slope parameters for r (growth rate) and K (carrying capacity) as a
function of competitior density (K being a function of current DO
counts). The observation model has no additional parameters. The prior
distributions for mu and the K intercept are slightly informed in that
they are vague but centered using the available data and sigma and r are
set with vague priors. mu is normally distributed with a mean equal to
the average log-scale density and standard deviation 0.04. The K
intercept is modeled on the log-scale with a prior mean equal to the
maximum of `past counts`

and standard deviation 0.04. The r
intercept is given a normal prior with mean 0 and standard deviation
0.04. sigma was given a uniform distribution between 0 and 1. The slope
for log-scale K was given a prior with mean 0 and standard deviation 1.
The Logistic Competition model is fit and forecast using the
**portalcasting** functions `fit_runjags`

and
`forecast.runjags`

(called as `forecast`

),
respectively.

### Logistic Competition Covariates

Logistic Competition Covariates fits a hierarchical log-scale density
logistic growth model with a Poisson observation process using the JAGS
(Just Another Gibbs Sampler) infrastructure (Plummer 2003). Building upon the Logistic
model, Logistic Competition Covariates expands upon the “process model”
underlying the Poisson observations. There are seven process parameters
– mu (the density of the species at the beginning of the time series),
sigma (the standard deviation of the random walk, which is Gaussian on
the log scale), and then intercept and slope parameters for r (growth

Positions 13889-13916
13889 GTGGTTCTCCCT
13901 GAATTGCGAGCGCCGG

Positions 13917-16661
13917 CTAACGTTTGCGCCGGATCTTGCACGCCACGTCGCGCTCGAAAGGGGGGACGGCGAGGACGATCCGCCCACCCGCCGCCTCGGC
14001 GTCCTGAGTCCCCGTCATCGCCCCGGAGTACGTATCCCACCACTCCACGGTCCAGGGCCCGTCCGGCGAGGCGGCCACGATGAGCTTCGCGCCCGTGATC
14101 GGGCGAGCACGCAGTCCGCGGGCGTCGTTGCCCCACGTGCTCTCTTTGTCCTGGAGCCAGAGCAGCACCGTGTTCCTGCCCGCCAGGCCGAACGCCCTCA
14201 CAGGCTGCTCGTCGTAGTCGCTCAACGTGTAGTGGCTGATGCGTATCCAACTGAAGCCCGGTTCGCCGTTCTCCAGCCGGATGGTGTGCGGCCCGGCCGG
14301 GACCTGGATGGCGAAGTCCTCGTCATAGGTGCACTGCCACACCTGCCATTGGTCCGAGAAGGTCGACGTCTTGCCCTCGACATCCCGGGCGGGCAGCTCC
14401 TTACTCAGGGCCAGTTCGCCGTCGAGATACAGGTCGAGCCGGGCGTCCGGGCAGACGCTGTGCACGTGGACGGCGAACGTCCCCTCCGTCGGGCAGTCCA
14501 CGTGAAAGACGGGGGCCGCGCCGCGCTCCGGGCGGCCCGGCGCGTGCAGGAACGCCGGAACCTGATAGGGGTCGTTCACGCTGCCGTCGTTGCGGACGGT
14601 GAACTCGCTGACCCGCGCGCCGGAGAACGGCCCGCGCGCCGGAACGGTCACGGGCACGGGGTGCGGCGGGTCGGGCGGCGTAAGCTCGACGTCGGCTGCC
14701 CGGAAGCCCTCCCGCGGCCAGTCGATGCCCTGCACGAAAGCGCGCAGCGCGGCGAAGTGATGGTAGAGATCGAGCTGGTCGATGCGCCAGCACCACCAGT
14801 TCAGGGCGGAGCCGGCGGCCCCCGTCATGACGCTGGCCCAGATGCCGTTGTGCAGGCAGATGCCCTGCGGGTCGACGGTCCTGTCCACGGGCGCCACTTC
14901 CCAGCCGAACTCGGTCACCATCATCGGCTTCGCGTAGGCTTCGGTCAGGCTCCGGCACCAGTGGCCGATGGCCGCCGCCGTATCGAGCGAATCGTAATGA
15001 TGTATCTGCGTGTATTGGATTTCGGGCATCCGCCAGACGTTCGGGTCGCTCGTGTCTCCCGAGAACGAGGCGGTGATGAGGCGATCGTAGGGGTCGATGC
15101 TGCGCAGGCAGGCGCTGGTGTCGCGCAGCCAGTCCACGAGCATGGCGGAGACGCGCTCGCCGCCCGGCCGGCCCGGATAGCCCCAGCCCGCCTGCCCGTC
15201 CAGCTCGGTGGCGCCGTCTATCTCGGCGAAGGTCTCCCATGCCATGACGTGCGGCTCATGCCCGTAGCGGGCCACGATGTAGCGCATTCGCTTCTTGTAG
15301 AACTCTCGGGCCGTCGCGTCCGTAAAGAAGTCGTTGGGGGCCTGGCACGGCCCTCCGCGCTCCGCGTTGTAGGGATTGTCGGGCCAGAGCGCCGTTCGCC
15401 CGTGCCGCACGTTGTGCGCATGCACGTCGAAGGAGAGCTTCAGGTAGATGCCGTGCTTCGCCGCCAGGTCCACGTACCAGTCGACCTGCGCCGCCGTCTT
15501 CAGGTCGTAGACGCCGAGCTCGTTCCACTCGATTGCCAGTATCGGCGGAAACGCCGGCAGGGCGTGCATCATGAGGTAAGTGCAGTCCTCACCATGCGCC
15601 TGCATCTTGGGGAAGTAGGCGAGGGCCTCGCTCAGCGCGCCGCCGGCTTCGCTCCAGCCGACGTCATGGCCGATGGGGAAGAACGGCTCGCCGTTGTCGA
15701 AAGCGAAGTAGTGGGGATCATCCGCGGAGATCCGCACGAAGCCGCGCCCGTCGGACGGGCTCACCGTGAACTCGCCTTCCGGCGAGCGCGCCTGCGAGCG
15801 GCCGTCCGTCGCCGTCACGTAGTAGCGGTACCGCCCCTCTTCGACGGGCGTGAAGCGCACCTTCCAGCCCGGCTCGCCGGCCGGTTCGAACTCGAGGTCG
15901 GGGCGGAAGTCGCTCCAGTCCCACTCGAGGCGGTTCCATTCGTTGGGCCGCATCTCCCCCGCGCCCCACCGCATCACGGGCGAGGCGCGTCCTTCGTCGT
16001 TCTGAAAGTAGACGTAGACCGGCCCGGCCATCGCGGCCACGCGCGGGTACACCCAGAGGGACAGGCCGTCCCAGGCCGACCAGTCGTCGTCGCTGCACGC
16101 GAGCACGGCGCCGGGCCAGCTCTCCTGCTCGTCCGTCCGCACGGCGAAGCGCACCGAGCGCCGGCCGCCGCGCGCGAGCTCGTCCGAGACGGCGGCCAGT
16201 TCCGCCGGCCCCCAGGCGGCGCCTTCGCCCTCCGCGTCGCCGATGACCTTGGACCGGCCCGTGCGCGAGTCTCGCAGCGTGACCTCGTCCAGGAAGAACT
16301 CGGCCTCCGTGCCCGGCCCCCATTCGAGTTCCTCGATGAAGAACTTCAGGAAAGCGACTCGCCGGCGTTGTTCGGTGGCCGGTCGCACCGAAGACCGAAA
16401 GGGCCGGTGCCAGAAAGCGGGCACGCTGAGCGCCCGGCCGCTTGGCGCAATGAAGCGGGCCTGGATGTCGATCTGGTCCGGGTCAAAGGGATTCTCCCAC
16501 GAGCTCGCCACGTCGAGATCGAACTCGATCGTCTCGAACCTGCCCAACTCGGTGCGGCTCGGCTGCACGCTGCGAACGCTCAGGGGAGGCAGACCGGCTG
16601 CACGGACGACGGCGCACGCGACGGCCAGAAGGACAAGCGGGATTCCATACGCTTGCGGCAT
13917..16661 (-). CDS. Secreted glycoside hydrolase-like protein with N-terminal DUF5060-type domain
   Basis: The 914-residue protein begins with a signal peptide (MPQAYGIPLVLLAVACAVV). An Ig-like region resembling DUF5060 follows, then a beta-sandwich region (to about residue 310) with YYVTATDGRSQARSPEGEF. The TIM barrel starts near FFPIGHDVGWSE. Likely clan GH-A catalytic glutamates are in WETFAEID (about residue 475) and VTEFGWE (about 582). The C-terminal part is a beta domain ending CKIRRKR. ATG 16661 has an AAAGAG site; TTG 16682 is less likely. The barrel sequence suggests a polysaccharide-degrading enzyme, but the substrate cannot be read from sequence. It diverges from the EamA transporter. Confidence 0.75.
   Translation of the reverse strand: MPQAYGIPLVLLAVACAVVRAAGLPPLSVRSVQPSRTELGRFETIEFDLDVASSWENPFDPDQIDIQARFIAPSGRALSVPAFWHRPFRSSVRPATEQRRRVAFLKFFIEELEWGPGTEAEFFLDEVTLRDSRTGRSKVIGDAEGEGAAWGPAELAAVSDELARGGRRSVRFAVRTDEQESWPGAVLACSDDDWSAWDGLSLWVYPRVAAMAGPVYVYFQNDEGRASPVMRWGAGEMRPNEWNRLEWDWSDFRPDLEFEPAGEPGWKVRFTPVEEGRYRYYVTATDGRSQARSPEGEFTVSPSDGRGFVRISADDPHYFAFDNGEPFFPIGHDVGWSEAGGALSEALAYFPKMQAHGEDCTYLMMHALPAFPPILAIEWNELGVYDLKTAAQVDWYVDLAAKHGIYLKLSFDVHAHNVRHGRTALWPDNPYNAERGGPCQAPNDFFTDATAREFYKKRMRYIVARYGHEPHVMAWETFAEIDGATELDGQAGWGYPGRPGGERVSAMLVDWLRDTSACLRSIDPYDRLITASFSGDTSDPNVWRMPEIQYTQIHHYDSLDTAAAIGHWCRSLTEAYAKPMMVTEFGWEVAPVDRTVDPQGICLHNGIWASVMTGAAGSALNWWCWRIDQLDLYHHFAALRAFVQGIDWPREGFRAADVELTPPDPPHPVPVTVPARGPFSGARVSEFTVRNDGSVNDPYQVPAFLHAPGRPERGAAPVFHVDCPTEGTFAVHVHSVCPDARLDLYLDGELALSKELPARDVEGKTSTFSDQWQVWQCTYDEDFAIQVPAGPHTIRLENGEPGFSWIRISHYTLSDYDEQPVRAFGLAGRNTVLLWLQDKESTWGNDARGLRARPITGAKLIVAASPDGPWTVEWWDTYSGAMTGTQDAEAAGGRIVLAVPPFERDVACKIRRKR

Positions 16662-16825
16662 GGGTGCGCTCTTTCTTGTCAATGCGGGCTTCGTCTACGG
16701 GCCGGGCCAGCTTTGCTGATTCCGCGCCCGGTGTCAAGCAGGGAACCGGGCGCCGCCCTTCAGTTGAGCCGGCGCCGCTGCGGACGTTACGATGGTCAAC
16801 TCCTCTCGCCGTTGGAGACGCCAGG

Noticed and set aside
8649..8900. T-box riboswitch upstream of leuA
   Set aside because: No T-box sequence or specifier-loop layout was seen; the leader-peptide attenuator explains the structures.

rate) and K (carrying capacity) with r being a function of the
integrated warm rain over the past 3 lunar months and K being a function
of average NDVI over the past 13 lunar months as well as a function of
current DO count). The observation model has no additional parameters.
The prior distributions for mu and the K intercept are are slightly
informed in that they are vague but centered using the available data
and sigma and r are set with vague priors. mu is normally distributed
with a mean equal to the average log-scale density and standard
deviation 0.04. The K intercept is modeled on the log-scale with a prior
mean equal to the maximum count and standard deviation 0.04. The r
intercept is given a normal prior with mean 0 and standard deviation
0.04. Sigma was given a uniform distribution between 0 and 0.001. The
slope for r was given a normal prior with mean 0 and standard deviation
1, whereas the normal priors for the log K slopes were given mean 0 and
standard deviation 0.0625. The Logistic Competition Covariates model is
fit and forecast using the **portalcasting** functions
`fit_runjags`

and `forecast.runjags`

(called as
`forecast`

), respectively.

### Ensemble

In addition to the base models, we include a starting-point ensemble. Prior to v0.9.0, the ensemble was based on AIC weights, but in the shift to separating the interpolated from non-interpolated data in model fitting, we had to transfer to an unweighted average ensemble model. The ensemble mean is calculated as the mean of all model means and the ensemble variance is estimated as the sum of the mean of all model variances and the variance of the estimated mean, calculated using the unbiased estimate of sample variances. Given that the current ensemble is unweighted and includes a number of very naive models, we do not currently consider it the best model for forecasting.

## References

*Time Series Analysis: Forecasting and Control*. Holden-Day.

**forecast**: Forecasting Functions for Time Series and Linear Models.” 2017. http://pkg.robjhyndman.com/forecast.

*Forecasting: Principles and Practice*. OTexts.

*Forecasting with Exponential Smoothing: The State Space Approach*. Springer-Verlag.

**tscount**: An r Package for Analysis of Count Time Series Following Generalized Linear Models.”

*Journal of Statistical Software*82: 1–51. https://www.jstatsoft.org/article/view/v082i05.

**tscount**: Analysis of Count Time Series.” 2017. https://CRAN.R-project.org/package=tscount.

*Proceedings of the 3rd International Workshop on Distributed Statistical Computing*. http://www.ci.tuwien.ac.at/Conferences/DSC-2003/Proceedings/Plummer.pdf.